Right now, the Indians are utilizing a lineup simultaneously geared toward development and contention, but that figures to change. Calling up top prospect Carlos Santana last week was an important step. Going forward, this club needs to find meaningful opportunities for Matt LaPorta and Michael Brantley in the everyday lineup. That could/should mean moving Russell Branyan and/or Austin Kearns, as neither of those guys fits into the Tribe's long-range plans.
The Indians still have a wealth of unresolved issues in the outlook for their future rotation. Fausto Carmona has shaken off the instability he had shown the last two years, and Mitch Talbot has been a pleasant surprise in the No. 5 spot. It’s a little more difficult to be sold on David Huff and Justin Masterson, though Masterson’s last three outings, particularly his brilliant effort against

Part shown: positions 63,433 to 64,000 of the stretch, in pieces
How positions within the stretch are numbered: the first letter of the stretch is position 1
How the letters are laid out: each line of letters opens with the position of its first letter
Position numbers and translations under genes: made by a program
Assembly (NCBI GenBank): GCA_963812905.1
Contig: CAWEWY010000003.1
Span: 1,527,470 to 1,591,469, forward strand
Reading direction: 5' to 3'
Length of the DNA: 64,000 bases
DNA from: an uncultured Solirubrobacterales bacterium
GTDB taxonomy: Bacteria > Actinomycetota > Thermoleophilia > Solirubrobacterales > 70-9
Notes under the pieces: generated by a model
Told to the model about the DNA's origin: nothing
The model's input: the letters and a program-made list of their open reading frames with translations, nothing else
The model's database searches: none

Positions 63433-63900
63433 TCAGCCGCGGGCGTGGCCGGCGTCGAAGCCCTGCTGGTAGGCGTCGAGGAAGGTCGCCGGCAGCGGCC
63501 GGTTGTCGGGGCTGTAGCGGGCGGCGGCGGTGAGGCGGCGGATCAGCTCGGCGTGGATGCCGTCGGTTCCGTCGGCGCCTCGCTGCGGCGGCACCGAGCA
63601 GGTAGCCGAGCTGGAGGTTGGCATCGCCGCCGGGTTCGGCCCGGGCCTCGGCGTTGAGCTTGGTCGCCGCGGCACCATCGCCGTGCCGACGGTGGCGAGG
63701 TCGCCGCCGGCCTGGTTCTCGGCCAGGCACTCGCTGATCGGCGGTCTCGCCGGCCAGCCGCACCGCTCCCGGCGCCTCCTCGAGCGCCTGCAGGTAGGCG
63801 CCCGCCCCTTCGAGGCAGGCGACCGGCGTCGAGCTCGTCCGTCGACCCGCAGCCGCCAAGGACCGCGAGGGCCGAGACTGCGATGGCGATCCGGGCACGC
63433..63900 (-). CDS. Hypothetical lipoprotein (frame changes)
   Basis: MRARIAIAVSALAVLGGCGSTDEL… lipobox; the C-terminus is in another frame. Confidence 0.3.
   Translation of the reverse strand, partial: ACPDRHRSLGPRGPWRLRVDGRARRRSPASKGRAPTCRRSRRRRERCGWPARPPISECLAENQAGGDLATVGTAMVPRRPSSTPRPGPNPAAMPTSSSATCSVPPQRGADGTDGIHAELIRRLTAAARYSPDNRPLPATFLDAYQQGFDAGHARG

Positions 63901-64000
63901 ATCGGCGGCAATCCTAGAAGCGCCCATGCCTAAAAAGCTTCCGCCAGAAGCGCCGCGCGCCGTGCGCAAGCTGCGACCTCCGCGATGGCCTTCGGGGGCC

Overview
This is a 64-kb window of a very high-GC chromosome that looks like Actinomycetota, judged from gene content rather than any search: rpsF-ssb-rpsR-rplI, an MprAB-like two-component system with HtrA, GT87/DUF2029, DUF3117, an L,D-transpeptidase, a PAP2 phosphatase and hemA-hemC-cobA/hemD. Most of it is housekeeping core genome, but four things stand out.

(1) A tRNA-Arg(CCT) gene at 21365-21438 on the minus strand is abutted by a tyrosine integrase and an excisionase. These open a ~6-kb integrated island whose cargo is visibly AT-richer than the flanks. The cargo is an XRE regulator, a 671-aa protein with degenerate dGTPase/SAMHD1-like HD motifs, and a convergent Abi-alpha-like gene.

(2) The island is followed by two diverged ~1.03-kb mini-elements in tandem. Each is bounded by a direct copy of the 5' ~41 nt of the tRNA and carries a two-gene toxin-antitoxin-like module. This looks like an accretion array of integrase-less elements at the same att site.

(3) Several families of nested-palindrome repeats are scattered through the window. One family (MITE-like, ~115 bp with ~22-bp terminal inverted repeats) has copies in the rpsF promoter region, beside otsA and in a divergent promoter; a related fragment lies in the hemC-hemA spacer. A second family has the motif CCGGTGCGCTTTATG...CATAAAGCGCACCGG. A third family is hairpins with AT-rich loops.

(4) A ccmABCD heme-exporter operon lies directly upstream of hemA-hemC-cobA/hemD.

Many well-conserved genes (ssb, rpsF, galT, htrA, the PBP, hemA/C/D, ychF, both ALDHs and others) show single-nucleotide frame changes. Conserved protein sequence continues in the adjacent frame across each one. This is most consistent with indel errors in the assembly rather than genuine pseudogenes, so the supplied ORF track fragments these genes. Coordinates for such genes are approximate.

Boston last week, are encouraging.
We’re seeing the Indians attempt to construct a homegrown bullpen that will eventually revolve around Chris Perez, who figures to take over the closing duties in 2011, if not sooner. Frank Herrmann has stepped up of late, but little has been reliable in the 'pen this year.

Ultimately, what you want to see this season is reason to believe that the next wave of talent is going to be able to contribute on a consistent and meaningful basis at this level. Thus far, the Tribe has been hit and miss in that department in 2010.

You want a couple of sentences that can sum up the 2010 season to date?